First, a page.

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Among the assumptions of New Critical Analysis are that analyses should emphasize intrinsic meaning over extrinsic. This intrinsic meaning is found in the organic unity of the text and in the use of literary conventions and semantic tensions that apply. The best interpretations are those which seek out ambiguities in the text and then resolve these ambiguities as a part of demonstrating the organic unity of the text.
The main ambiguity that arises from Hawthorne's "Young Goodman Brown" is the question the author himself poses,
Had Goodman Brown fallen asleep in the forest and only dreamed a wild dream of a witch-meeting?
This ambiguity of Hawthorne's story is resolved through his uses of metaphor, double entendre, and counter-balanced sentence structures.
The most obvious metaphor is the supposed wife of Goodman Brown, whom the reader discerns represents the conscience of Goodman. For example, in the exposition of Hawthorne's story, Faith begs him to stay "this night of all nights," but he says he must go "this night." He promises his Faith that he will return after this night, but as he leaves he notices "trouble in her face." It is apparent that Goodman Brown wrestles with his conscience; when the old man recognizes him, indicating that there have been previous meetings, Brown blames his Faith who "kept me back awhile." As he embarks on his journey into the forest with the old man, Brown worries about breaking Faith's heart, and is in conflict with his conscience as he asks the old man/devil, "...is that any reason why I should quit my dear Faith and go after her [Goody Cloyse--a witch]"
Hawthorne employs semantics to convey the ambiguities regarding the experience of Young Goodman Brown. In many of his sentences, there are double meanings which can be construed. For example, after the old man has flown Goody Close to the black mass, he tells Deacon Gookin that he must hurry and nothing can be done "until I get on the ground." This phrase can mean that he arrives at the mass, or he lands from the air in which he has been flying. Then, Goodman Brown "caught hold of a tree for support, being ready to sink down on the ground, faint and overburdened with the heavy sickness of his heart." Here, too, Brown may be flying on the devil's stick or he may being feeling guilty. But, later Hawthorne writes that Brown "seemed to fly" and "he flew." He hears voices in the clouds "aloft in the air." (He or the clouds?)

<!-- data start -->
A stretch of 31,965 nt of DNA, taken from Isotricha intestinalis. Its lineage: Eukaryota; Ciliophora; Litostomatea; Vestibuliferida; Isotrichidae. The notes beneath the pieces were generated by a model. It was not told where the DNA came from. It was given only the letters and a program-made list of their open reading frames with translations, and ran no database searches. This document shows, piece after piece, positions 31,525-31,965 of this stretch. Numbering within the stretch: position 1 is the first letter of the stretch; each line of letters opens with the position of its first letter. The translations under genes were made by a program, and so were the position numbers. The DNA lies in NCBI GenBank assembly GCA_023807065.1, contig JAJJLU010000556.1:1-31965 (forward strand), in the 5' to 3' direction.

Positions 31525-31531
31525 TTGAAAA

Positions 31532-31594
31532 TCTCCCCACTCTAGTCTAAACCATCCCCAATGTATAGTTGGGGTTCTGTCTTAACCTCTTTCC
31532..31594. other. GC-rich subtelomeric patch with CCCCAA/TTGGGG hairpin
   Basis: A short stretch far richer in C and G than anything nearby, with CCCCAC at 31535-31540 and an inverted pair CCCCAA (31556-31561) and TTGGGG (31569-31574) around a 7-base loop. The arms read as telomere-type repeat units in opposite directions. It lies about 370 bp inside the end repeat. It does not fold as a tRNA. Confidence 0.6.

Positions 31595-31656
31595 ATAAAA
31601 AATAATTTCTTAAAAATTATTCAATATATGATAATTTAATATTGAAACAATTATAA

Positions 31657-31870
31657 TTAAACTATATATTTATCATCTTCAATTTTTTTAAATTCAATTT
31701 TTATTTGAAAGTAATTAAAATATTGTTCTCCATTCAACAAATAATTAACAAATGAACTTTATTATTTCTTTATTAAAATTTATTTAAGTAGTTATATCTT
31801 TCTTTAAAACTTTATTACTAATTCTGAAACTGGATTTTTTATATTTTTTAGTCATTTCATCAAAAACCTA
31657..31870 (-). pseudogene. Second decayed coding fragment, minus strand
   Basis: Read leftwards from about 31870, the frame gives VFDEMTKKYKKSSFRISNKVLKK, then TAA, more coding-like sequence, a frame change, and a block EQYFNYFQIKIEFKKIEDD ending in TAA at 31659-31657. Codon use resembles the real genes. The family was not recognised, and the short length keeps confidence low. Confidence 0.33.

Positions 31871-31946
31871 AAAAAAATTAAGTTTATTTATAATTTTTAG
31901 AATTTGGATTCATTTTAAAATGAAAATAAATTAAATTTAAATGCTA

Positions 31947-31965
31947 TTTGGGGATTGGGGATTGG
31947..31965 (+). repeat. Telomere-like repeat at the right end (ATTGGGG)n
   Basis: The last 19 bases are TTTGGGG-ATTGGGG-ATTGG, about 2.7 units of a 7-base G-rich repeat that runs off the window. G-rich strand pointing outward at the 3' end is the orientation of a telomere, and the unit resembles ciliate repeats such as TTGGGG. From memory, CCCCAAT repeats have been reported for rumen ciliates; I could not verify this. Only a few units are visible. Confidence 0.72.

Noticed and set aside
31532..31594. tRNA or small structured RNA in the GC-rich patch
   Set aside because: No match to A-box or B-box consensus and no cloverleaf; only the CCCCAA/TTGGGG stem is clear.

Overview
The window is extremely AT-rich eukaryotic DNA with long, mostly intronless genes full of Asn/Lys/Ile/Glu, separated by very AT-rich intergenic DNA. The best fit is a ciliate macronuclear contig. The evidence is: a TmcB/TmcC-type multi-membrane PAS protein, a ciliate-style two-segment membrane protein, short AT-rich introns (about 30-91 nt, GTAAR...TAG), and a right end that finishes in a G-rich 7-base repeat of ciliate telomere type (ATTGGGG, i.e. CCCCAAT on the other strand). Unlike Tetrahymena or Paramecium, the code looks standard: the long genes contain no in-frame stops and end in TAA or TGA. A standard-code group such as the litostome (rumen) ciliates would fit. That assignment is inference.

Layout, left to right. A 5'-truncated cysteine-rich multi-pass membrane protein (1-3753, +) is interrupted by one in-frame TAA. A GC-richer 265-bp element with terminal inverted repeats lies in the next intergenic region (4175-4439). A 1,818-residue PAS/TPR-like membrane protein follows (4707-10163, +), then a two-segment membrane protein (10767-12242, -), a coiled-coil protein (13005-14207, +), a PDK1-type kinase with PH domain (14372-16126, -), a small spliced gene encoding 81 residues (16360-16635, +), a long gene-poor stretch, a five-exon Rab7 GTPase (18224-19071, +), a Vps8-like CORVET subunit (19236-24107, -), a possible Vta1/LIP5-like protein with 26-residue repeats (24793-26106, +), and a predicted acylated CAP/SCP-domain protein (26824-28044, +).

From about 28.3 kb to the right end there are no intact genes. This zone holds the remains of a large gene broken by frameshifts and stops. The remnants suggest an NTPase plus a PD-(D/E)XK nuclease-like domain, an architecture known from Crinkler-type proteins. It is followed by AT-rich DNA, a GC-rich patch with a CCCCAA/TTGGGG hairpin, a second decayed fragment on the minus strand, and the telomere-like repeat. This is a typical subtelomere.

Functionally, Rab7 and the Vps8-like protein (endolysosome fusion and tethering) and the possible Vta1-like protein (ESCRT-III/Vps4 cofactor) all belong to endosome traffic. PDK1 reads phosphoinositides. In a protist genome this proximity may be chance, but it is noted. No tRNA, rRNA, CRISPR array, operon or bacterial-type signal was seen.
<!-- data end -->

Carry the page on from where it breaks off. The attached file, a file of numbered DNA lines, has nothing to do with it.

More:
Creating ambiguities that actually contribute to the intrinsic unity of Hawthorne's theme of hypocrisy in the Puritan, Goodman Brown, Hawthorne writes sentences that balance conflicting ideas:
It was strange to see that good shrank from the wicked, nor were the sinners abashed by the saints.
Another verse of the hymn arose, a slow and mournful strain, such as the pious love, but joined to words which expressed all that our nature can conceive of sin, and darkly hinted at far more.
Verse after verse was sung; and still the chorus of the desert welled between like the deepest tone of a mighty organ;...and every other voice of the unconcerted wilderness were mingling and according with the voice of guilty man in homage to the prince of all.
At the wor, Goodman Brown stepped forth from the shadow of the trees and approached the congregation, with whom he felt a loathful brotherhood by the sympathy of all that was wicked in his heart.
Through the use of these counter-balanced terms which reflect the pangs of conscience in Goodman Brown, along with metaphor and double-entendre, the final ambiguity of Goodman's experience in the woods as reality or a dream is resolved as the workings of his inner self, a hypocritical self that projects his guilt onto others, much as the congregation of Rev. Cooper's do when the minister dons a veil over his face in another of Hawthorne's stories about Puritanism.
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